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2018 Tesla Model 3 Review

Following its successful launch last year, the 2018 Tesla Model 3 follows up with a few more features, but the elusive $35,000 base model has yet to appear. Alongside the rear-wheel-drive version is an all-wheel-drive model that promises both better traction in winter and better grip in the curves. The Model 3 remains a 5-passenger sedan, although we think four adults is really a more realistic figure. The Model 3’s range remains an impressive 310 miles, with a 5.3-second 0-to-60 mph time and a top speed of 140 mph. New this year is a less expensive model with a 260-mile range. Roughly the same size as the Audi A5 Sportback, the Model 3 is loaded with high-tech innovations, such as a single large display screen with internet capability through which all functions are operated. An available semi-autonomous driving mode makes the Model 3 unique in this class, however, the Model 3 isn’t big on rear-seat space or comfort, the single-screen control panel and enhanced Autopilot features both require too much driver attention to operate and supply and build quality issues are yet to be fully resolved.

What’s New for 2018?

Tesla bucks the traditional yearly model changes and instead makes constant upgrades to its vehicles via a cloud-based downloading system. Software upgrades can add new features at any time. For now, the biggest confirmed changes are the addition of AWD and a mid-range model with a smaller battery pack, 260-mile range and a lower price. See the 2018 Tesla Model 3 models for sale near you

What We Like

  • Up to 310-mile driving range
  • Fast acceleration
  • Good crash test scores
  • Most affordable car in the Tesla lineup

What We Don’t

  • Everything in one screen can be distracting for the driver
  • No Apple CarPlay or Android Auto
  • Second-row seat comfort

How Much?

$44,500-$73,200

Fuel Economy

As the Model 3 is powered solely by electricity, the Environmental Protection Agency (EPA) has a different measurement for its range calculated under the MPGe standard. The 2018 Model 3 earns a 130 MPGe rating, meaning that on a single charge, it can travel 310 miles. The base model has a less powerful battery pack, achieving 123 MPGe and traveling 260 miles on a charge. The Long Range and Performance AWD versions drop to 116 MPGe, but increase power and acceleration, with a 0-to-60 mph time of just 3.5 seconds. Charging with a conventional 110-volt outlet isn’t really practical, as it produces only about two miles of range per hour of charging, which would literally take days. Using a 240-volt charger reduces that time to between eight and 12 hours depending on the type of charger, but at a Tesla Supercharging station, that time drops to about an hour and a half for a complete charge from empty. In the real world, most people won’t need a full charge, so getting roughly 180 miles worth of juice at a Tesla Supercharging station should take about 15-20 minutes.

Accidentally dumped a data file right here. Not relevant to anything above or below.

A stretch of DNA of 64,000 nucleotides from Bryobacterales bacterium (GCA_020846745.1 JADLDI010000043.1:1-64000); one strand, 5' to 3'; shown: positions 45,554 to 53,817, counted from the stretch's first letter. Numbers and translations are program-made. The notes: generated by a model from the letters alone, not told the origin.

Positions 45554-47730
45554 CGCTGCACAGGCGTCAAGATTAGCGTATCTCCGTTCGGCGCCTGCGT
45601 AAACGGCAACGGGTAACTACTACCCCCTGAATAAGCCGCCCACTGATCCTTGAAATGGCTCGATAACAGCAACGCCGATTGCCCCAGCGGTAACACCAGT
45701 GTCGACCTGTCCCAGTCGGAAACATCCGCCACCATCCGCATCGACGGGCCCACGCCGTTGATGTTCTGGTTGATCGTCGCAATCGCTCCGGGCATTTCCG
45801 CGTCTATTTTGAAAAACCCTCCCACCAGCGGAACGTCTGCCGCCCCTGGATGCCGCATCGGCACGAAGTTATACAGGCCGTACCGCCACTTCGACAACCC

Standard Features & Options

The 2018 Model 3 comes in three trims: Base, Long Range and Performance. Tesla talks about a lower price Standard trim, but at the time of this review, it exists nowhere on their consumer site. Tesla’s pricing uses some backhanded ways of dropping the price, basically calculating gas savings and possible local tax breaks into the price. We’ve listed the list price without the possible discounts. The Model X still qualifies for a $7,500 federal tax credit and may qualify for additional state credits where applicable.

The Model 3 ($46,500) comes with RWD, Autopilot (automatic emergency braking, lane-keeping assist, blind spot monitoring), heated 12-way adjustable power front seats, an immersive sound audio system, standard maps and navigation, fog lights, Wi-Fi and LTE connectivity, keyless entry, a dual-zone automatic climate control, black paint, 18-in wheels, a 15-in center control screen, power windows, power locks, auto-dimming power-folding heated side mirrors, Bluetooth, app-based key for entry and some car functions, a rear camera, a tinted glass panel roof and eight airbags. Options include paint colors other than black ($1,000, $1,500 or $2,000 depending on color) and the enhanced Autopilot system with full self-driving capabilities for $5,000.